3 minute read

One of the first things that you have to develop as a new manager is a philosophy around assembling your team. One could even suggest that your ability to bring together a great team is the entire job of management. A great team can move mountains, a great team begets further greatness; it’s a perpetual motion machine if you get it right.

Hiring Senior Engineers

The first time I was tasked with expanding a team I spent a lot of time interviewing senior-level candidates and I learned a few things:

  1. The really excellent Senior Engineers rarely fall into your lap, you have to work at it, have a network, and be willing to circle back with people sometimes for years until the timing can work out.
  2. Attitude is everything. A Senior Engineer who already knows everything and is considering blessing you with his/her employment is probably not actually a Senior Engineer. The great ones have a growth mindset and are always looking for a new challenge.
  3. Do you actually have a challenging problem to solve? Sometimes the work is a grind and a grind is more suited to junior/mid-level engineers who can cut their teeth on something and still get some personal growth out of it.

So hire based on the problems you expect to solve over the next 6-12 months. Justify your hiring plan against the expected work, at least quarterly. This will help optimize the work for potentially more junior and mid-level hires. Turns out, after attempting to only hire Senior Engineers I realized that there just aren’t that many Senior Engineers out there in this hyper-competitive landscape that also match my own team and culture expectations.

The biggest thing I’ve learned and incorporated as part of my “secret-sauce” to hiring is to structure interviews around hiring for growth trajectory. Finding the right Junior or Mid-level Engineer with aspirations, work ethic and ambition has consistently blown me away. It is our job after all, to not only hire people that can help us but to take a chance on those early in their career who just need someone to give them a shot. Especially when considering diversity and inclusive goals, there are many more opportunities with people at a slightly earlier stage in their career that are willing to put in the work.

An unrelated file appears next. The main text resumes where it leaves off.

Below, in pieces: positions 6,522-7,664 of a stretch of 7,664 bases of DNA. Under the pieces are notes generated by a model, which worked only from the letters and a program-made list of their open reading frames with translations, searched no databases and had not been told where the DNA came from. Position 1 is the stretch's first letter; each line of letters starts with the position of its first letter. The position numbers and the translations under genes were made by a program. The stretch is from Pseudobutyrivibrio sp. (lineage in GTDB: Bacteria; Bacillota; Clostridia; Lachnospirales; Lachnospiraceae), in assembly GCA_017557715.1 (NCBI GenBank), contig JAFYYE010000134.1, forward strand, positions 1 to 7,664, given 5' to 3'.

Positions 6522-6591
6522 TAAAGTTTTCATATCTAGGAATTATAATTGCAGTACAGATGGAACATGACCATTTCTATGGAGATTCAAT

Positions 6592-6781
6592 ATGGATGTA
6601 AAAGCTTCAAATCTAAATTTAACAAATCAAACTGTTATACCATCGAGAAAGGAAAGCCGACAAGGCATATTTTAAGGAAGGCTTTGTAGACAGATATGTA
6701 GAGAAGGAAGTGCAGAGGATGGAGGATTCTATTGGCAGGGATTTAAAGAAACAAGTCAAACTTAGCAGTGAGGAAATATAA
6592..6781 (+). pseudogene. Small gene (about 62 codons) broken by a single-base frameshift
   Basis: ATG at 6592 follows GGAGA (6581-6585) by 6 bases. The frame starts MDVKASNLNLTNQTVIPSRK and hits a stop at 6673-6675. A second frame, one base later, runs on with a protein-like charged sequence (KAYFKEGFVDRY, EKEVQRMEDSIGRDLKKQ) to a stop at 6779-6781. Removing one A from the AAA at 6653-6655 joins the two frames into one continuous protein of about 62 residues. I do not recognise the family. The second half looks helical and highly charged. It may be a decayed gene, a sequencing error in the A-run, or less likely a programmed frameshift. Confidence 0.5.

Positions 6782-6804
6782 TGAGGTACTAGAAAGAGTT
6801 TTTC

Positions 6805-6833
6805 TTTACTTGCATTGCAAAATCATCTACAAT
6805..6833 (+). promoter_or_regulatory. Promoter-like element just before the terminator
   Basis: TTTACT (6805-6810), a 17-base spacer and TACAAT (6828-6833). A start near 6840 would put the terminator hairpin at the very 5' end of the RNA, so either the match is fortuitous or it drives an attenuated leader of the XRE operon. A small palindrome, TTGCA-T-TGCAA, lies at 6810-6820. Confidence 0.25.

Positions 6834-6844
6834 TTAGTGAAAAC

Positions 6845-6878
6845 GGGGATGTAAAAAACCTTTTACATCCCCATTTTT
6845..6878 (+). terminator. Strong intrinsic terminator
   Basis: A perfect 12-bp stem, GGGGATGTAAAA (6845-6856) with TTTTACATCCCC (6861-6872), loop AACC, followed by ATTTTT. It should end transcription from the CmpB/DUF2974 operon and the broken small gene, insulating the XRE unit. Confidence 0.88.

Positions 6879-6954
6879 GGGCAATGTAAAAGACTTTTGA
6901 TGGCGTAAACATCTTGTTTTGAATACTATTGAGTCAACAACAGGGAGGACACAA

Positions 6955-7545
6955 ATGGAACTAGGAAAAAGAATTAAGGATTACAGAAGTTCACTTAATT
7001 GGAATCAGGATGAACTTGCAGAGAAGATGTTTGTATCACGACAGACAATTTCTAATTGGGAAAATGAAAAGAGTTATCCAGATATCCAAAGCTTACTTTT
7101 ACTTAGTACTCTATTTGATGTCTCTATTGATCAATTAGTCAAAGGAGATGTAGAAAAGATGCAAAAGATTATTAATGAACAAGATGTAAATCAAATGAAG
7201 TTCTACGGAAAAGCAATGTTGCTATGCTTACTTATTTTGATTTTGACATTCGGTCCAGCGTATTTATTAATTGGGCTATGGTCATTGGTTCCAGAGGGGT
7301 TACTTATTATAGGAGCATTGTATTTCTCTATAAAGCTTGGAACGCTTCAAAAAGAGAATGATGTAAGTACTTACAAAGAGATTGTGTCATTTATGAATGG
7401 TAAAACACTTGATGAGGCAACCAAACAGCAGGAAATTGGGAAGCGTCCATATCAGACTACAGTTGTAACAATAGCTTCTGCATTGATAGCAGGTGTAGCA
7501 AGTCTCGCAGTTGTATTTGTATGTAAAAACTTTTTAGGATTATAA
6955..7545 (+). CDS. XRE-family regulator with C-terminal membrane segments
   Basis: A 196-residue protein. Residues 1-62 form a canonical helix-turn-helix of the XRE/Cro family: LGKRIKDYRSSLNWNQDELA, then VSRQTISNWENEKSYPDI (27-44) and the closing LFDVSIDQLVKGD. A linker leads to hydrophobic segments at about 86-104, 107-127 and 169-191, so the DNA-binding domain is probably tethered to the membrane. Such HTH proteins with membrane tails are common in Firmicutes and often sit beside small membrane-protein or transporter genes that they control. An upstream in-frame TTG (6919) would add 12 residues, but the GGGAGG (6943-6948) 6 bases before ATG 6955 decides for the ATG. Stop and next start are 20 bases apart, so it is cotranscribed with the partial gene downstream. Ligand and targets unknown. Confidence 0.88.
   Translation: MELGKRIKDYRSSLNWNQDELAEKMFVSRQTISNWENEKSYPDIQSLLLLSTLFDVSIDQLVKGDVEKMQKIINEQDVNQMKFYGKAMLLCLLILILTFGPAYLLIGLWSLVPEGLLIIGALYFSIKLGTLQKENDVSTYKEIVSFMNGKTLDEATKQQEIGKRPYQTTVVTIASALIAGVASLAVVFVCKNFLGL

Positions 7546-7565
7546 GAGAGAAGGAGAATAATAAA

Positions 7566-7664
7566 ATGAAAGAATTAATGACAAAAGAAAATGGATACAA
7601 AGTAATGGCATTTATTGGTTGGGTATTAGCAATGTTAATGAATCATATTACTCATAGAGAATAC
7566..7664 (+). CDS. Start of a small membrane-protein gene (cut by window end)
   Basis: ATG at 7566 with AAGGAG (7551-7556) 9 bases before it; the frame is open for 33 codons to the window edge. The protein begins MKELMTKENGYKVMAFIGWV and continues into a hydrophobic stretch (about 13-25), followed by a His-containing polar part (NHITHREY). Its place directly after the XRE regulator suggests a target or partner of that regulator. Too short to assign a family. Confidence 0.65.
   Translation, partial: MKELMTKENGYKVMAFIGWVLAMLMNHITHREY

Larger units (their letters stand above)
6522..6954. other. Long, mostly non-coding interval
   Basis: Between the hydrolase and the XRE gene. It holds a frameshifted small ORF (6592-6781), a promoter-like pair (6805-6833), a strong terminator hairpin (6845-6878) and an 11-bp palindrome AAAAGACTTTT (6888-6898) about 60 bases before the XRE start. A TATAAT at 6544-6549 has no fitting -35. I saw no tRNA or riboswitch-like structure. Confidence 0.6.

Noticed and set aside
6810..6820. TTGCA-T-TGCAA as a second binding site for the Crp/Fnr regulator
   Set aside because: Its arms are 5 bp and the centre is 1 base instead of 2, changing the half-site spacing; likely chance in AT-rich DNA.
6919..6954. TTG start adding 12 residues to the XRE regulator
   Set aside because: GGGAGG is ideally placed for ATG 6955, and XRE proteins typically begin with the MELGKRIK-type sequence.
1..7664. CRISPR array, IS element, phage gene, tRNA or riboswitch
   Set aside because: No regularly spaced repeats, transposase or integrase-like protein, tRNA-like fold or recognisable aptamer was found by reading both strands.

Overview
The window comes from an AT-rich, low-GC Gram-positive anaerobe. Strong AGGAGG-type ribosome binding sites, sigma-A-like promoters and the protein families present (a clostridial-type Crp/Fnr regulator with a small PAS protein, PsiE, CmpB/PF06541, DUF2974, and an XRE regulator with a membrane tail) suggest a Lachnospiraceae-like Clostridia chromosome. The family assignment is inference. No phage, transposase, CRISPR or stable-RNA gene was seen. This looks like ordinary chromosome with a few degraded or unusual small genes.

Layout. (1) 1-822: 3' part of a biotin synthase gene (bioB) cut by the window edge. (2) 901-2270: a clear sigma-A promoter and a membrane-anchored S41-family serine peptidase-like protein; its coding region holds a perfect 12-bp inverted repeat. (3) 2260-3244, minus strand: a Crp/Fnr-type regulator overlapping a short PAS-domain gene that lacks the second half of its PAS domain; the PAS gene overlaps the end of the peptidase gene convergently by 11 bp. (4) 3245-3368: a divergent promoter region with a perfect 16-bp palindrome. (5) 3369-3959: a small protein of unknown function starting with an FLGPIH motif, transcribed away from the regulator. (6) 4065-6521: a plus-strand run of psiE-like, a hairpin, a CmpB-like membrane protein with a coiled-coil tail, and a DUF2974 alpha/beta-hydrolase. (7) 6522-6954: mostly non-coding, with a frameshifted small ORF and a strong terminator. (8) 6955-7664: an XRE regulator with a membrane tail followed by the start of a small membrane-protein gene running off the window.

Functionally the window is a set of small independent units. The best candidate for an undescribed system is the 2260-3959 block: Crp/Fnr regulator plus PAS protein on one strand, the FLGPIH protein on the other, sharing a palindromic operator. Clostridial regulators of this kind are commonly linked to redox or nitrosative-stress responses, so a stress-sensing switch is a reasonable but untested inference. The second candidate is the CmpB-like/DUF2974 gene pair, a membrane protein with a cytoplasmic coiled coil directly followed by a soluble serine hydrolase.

Hiring Junior/Mid-level Engineers

Finding the right person is still very hard, attempting to measure someone with a high growth trajectory in a short interview means that you will get it wrong a few times. Also, expect 10x the resumes to sift through.

A few things to look for:

  1. I like to find people who maybe had a different, previous career, maybe they ran their own business or had a startup briefly. While these people may be junior in skill level, they bring a mature perspective to the job and know what it takes to get something done.
  2. In general, people who have had to push through some hard extenuating circumstance are on high growth trajectories, maybe they worked their way through college or contribute to open source in some fashion.
  3. People who have a real appreciation for the opportunity and bring some humility to the table are diamonds in the rough because they know how ultimately spoiled we are in tech and know what it’s like to work outside of our industry.

My hope, as a manager, is that people remember me as a supportive foothold as they climb on to bigger and better things. I still wake up feeling grateful for those that took a chance on me all those years ago when I took a pay cut to go from Retail Management to Entry-level Software Developer. The best job in the world is to send the ladder back on down and then help equip and coach others to achieve their goals. Chances are, if I’m doing a great job at this, then the people working together on the team just might make a dent in the universe.

As it turns out, I’m hiring at Elastic. If you see a role that’s interesting and want to chat about it hit me up on twitter or send me an email.